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Predictable NASCAR script played out in Texas

By admin | November 5, 2012

By Richard Allen

If someone tuned in only for the final 20% of the AAA 500 at the Texas Motor Speedway that viewer might have thought he was watching one of the greatest NASCAR races of all time. Well, maybe that’s a stretch but the final laps were exciting to watch, especially when compared to the monotonous first 80% of the event.

Unfortunately, Sunday’s race in Texas has become more like the very predictable norm rather than the exception in modern day NASCAR. All the elements of what the sport has become were on full display in the ‘Lone Star State’.

First of all, the race started too late which made it seem as though it dragged on for too long as daylight was consumed by darkness. NASCAR and its television partners seem to remain convinced that later start times are beneficial even though the delay in getting races going gives the powerful NFL juggernaut time to hook the casual fan audience before the green flag ever waves.

And once the race began, the same tired themes began to surface. Aero-tight cars just logged lap after eventless lap with no passing and no excitement throughout the first 400 miles on yet another 1.5 mile ‘cookie cutter’ track. Long green flag runs interrupted by the occasional debris caution put pit stops and track position at a premium.

And every race that plays out in the way described above will end in one of two possible ways. Either a late race caution will come out to set up a dash to the finish that is sure to provide a much coveted SportsCenter moment or a fuel mileage coasting contest will decide the issue. In the case of the Texas race, it was the former that prevailed even though a fuel run seemed to be in the works with just over one full green flag run remaining.

And to cap it all off, late race circumstances once again played out in favor of Jimmie Johnson and his Hendrick Motorsports team. Shocking huh?

It’s like a bad script that keeps getting sequels made even though the box office returns diminish with each screening. This ’sport’ has become far too predictable.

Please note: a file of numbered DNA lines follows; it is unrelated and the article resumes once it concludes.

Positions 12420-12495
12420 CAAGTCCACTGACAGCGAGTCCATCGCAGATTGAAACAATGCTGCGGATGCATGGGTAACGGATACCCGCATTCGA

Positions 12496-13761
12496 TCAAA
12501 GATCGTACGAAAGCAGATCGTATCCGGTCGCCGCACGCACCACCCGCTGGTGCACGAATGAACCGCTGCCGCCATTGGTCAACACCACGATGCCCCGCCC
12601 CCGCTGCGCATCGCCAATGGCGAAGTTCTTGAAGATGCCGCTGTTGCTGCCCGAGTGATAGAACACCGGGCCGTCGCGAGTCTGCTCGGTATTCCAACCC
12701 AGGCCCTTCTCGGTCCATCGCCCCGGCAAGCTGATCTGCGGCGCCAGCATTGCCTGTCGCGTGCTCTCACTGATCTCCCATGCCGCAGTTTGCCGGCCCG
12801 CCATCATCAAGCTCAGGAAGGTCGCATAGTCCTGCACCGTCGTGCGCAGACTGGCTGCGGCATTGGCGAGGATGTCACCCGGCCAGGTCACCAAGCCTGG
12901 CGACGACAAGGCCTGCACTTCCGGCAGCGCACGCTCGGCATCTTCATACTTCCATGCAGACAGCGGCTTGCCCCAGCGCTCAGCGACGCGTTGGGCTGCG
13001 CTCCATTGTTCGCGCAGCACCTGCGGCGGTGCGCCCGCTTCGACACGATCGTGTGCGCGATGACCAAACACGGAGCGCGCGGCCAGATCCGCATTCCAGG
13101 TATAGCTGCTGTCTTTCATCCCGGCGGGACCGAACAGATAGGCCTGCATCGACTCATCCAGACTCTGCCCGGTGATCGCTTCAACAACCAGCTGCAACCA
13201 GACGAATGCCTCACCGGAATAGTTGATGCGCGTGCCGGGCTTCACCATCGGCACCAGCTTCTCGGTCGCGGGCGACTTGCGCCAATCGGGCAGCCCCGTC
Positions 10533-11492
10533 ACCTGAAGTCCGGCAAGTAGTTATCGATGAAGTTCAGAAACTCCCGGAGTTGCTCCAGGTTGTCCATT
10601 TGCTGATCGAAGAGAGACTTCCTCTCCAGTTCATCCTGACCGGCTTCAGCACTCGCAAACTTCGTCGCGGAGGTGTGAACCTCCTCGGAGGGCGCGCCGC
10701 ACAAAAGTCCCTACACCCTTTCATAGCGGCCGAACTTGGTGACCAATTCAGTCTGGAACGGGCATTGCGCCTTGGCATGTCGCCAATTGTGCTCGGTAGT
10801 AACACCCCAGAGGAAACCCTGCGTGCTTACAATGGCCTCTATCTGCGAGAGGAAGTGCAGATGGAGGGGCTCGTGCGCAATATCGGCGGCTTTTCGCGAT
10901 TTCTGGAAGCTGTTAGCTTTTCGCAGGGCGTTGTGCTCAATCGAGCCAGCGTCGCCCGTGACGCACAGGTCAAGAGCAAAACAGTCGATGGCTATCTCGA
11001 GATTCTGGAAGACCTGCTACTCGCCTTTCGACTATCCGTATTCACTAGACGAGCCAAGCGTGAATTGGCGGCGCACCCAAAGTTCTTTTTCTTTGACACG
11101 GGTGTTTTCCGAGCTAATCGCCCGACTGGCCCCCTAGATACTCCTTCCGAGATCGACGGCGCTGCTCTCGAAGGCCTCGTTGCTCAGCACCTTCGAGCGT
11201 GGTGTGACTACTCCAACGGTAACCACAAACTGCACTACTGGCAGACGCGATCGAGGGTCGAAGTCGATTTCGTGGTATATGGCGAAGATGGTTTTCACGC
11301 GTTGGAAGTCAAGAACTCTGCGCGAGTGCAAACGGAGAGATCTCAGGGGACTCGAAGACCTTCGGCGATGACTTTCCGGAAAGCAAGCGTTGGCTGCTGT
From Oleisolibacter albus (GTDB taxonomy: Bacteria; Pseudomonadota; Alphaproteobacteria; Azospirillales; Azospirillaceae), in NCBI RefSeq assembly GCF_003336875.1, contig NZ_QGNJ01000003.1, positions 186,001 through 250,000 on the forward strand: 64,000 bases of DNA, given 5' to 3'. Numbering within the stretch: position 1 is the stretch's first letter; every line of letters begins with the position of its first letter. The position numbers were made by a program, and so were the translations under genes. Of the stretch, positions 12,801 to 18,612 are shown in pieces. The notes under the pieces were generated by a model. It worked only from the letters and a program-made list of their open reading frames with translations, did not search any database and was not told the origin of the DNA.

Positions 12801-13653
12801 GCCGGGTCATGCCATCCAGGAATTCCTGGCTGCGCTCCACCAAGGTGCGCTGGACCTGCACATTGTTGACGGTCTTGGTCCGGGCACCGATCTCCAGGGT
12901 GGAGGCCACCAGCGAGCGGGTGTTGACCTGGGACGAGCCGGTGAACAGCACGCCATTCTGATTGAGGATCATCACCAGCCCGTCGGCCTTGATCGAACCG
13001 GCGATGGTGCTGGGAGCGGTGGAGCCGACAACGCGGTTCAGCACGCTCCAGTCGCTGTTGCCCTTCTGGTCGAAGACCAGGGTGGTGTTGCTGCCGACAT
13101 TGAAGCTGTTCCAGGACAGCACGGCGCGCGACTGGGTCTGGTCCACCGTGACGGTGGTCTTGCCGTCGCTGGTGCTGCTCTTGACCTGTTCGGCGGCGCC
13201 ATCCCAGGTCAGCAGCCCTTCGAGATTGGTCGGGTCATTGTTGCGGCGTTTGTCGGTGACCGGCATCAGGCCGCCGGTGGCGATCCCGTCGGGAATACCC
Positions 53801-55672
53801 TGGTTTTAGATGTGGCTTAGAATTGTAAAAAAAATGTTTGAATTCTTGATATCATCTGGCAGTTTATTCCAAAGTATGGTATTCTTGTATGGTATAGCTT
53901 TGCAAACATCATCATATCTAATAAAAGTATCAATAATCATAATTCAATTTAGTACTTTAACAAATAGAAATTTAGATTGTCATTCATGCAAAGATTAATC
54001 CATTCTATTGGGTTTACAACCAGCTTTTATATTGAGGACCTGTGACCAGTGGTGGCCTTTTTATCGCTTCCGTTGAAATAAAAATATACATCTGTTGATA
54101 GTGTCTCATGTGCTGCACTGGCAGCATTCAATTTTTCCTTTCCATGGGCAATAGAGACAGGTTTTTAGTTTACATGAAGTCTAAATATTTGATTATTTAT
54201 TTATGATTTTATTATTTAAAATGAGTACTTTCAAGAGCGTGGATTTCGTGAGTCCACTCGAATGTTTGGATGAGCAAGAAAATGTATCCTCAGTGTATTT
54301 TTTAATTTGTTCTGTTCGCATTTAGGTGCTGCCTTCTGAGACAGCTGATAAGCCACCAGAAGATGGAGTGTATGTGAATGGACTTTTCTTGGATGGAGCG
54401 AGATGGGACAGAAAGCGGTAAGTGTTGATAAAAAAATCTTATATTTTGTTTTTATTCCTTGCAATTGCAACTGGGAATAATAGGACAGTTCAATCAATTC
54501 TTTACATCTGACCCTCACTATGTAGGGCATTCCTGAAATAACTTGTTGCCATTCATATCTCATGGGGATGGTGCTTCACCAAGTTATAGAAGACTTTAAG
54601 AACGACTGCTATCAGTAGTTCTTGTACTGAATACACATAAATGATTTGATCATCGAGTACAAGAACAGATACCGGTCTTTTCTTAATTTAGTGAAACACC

Topics: Articles |

9 Responses to “Predictable NASCAR script played out in Texas”

  1. Russ Says:
    November 5th, 2012 at 9:01 pm

    Kinda like Peanuts falling for the old football trick again isn’t?

    Remember 146000 people were there right? Maybe when they showed the stands being half deserted they were all gone to the. Concession stands.

  2. Tony Geinzer Says:
    November 6th, 2012 at 3:09 am

    I feel Bruton Smith has a point and if JJ walks off with the Chase, a lot of folks would go home angry and that would delete the chase down the road.

  3. midasmicah Says:
    November 6th, 2012 at 8:58 am

    Once again, nas$car is doing all it can to make sure Johnson the championship. I guess making sure JJ gets #6 is more important then retaining fans. This is sheer WWE manipulation, not racing.

  4. Dan Says:
    November 6th, 2012 at 9:16 am

    Simple, DVR the race and fast forward most of it then delete, not gonna waste 3 1/2 hours on this joke of a sport!

  5. Sue Rarick Says:
    November 6th, 2012 at 9:51 am

    I take a slightly different viewabout JJ winning another title. I think if Brad the ‘Eddie Haskle’ lookalike wins the title that after the first champ PR round people would rather sell their TV than watch Nascar.

    Maybe it’s just me but I find him to be a total phony. People still make fun of Lagano acting tough but it was Brad’s “DAD” that confronted Edwards, not Brad … so much for ‘Bad Brad’.

  6. jerseygirl Says:
    November 6th, 2012 at 10:03 am

    Yep, predictable and boring. The late start times are really stupid. I had things to do on Sunday and since I’m not excited about either Texas or the “chase”, I didn’t bother to tune in. The football games on TV were much better. I had trackpass on and was using twitter and the scanner feed to follow the race - until the audio went out on the scanners with 100 laps to go. Perfect timing! (joke). I was pretty ticked off about it since I really didn’t want to bother with TV.

    I’m not interested in watching Johnson win another 10 race trophy and so I doubt that I’ll watch much of the next 2 races either.

  7. Jesse Says:
    November 6th, 2012 at 10:03 am

    I agree with Dan and the drivers all they want to do is get on their private jets and get away from all those fans they could care less about, just watch them sign autographs.

  8. Wayne T. Morgan Says:
    November 6th, 2012 at 11:32 am

    Saw some people saying how good the racing was on saturday night with The World Finals. I have preached for years about how dirt racing is far more exciting and competive it is and over half the cost to go to including hotels!! DVR NA$CAR and go to see real racing! And they will sign autographs too!

  9. Mike Says:
    November 6th, 2012 at 11:40 am

    Look in the mirror, Bruton. You own 5 freakin cookie cutters. You killed North Wilkesboro (for which I haven’t forgiven) for another snoozer in New Hampshire. You ruined Bristol. You aid & abet the move to ‘markets’ not tracks. Listen to the fans we want:

    -Stock Cars (let me articulate it slowly S T O C K C A R S)
    -Southern 500 at Darlington on LABOR DAY
    -Rockingham and North Wilkesboro returned
    -Can’t speak for all but I want 1 less race at Charlotte, eliminate 2x stops at cookie cutters, get rid of Fontana altogether, eliminate 1x race at Michigan, add a race to Iowa (using an old Kansas date), eliminate the Brickyard completely & move to IRP, add a date to Irwindale (CA), …